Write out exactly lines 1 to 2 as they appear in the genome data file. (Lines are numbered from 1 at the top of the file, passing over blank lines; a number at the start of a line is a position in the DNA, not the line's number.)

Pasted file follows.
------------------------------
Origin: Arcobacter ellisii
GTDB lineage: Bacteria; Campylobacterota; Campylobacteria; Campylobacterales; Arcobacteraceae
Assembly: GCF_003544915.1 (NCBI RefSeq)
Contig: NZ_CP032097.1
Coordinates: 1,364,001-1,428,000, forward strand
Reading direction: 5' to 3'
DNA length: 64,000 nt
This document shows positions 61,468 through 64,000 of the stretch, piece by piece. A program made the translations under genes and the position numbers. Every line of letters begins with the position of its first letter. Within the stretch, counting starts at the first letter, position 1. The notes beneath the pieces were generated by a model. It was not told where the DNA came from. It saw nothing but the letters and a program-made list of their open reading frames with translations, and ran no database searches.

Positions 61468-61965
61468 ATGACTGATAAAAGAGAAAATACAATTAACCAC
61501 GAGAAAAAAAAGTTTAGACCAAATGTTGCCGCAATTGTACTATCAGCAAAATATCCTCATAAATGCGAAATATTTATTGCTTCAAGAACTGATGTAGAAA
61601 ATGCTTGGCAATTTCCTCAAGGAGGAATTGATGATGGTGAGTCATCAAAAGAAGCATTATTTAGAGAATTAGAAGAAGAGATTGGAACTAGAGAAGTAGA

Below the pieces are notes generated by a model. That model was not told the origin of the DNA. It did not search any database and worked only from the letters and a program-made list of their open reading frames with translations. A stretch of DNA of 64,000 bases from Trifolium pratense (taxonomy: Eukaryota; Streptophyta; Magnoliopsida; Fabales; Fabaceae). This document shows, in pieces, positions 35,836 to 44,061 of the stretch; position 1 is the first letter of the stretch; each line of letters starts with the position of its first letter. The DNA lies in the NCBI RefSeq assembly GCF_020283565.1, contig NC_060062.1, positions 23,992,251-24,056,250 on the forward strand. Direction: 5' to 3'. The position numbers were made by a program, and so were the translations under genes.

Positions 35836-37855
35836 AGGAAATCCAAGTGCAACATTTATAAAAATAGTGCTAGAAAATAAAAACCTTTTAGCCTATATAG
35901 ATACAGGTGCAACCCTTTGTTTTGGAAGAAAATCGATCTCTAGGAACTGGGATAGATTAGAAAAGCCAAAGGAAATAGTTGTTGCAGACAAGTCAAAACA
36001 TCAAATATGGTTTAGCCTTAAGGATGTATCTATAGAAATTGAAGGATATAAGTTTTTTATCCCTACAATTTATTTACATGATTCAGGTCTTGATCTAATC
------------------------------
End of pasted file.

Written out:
Origin: Arcobacter ellisii
GTDB lineage: Bacteria; Campylobacterota; Campylobacteria; Campylobacterales; Arcobacteraceae